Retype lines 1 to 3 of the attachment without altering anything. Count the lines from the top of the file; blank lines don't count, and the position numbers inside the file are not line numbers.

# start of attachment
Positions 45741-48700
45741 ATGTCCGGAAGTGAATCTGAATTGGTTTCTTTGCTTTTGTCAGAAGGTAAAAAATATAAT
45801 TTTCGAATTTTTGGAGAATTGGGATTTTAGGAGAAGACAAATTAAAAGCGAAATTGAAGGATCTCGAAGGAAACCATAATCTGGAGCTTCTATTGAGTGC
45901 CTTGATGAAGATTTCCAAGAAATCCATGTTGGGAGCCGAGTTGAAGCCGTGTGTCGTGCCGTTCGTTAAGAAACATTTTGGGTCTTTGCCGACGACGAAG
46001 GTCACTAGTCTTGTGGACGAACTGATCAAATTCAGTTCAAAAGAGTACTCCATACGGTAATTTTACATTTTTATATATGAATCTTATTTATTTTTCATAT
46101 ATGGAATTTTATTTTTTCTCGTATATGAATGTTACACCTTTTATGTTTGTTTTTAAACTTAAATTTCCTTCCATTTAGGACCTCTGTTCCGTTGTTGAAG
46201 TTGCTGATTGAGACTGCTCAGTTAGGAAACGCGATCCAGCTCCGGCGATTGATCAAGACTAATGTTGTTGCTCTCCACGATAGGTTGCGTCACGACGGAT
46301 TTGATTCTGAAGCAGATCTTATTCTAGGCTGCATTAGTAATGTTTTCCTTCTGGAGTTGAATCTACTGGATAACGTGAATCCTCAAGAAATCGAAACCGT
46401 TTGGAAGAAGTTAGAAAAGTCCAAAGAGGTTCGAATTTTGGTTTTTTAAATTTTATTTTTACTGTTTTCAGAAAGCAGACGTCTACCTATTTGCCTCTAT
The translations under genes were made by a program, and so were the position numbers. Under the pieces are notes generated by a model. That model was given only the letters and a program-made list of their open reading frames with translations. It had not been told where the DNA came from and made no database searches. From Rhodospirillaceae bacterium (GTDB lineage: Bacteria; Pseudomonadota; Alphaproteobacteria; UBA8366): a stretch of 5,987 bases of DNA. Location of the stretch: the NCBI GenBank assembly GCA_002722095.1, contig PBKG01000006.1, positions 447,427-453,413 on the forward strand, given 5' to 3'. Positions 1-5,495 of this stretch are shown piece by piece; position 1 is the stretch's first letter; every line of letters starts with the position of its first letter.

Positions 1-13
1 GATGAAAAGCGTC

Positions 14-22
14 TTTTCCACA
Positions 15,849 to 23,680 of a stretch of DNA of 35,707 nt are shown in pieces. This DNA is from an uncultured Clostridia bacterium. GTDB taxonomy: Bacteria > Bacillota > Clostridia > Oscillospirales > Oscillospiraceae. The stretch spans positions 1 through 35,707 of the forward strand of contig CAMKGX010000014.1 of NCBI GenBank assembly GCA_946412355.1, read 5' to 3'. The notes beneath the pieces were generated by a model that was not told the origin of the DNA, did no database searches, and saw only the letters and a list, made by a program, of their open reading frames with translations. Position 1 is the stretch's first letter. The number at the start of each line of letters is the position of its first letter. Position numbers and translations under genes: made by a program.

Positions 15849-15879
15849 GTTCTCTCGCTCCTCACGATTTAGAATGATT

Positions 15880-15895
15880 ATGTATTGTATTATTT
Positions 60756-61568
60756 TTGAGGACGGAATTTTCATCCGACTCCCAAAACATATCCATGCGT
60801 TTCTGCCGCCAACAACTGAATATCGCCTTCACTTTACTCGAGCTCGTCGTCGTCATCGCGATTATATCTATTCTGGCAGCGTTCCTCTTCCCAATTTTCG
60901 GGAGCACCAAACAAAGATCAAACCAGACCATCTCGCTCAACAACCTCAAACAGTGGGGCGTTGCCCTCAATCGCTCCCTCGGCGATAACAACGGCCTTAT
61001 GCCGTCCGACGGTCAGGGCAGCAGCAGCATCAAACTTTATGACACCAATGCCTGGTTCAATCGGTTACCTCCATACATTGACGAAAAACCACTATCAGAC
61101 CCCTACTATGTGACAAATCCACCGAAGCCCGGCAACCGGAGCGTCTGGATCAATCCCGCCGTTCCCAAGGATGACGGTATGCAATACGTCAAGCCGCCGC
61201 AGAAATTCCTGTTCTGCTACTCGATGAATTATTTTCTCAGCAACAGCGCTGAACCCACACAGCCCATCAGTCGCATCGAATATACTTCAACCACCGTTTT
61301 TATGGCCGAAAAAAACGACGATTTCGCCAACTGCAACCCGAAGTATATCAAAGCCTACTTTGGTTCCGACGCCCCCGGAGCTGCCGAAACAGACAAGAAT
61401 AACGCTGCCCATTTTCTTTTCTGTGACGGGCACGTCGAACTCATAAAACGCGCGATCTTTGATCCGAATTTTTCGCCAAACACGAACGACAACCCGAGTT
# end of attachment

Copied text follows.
Positions 45741-48700
45741 ATGTCCGGAAGTGAATCTGAATTGGTTTCTTTGCTTTTGTCAGAAGGTAAAAAATATAAT
45801 TTTCGAATTTTTGGAGAATTGGGATTTTAGGAGAAGACAAATTAAAAGCGAAATTGAAGGATCTCGAAGGAAACCATAATCTGGAGCTTCTATTGAGTGC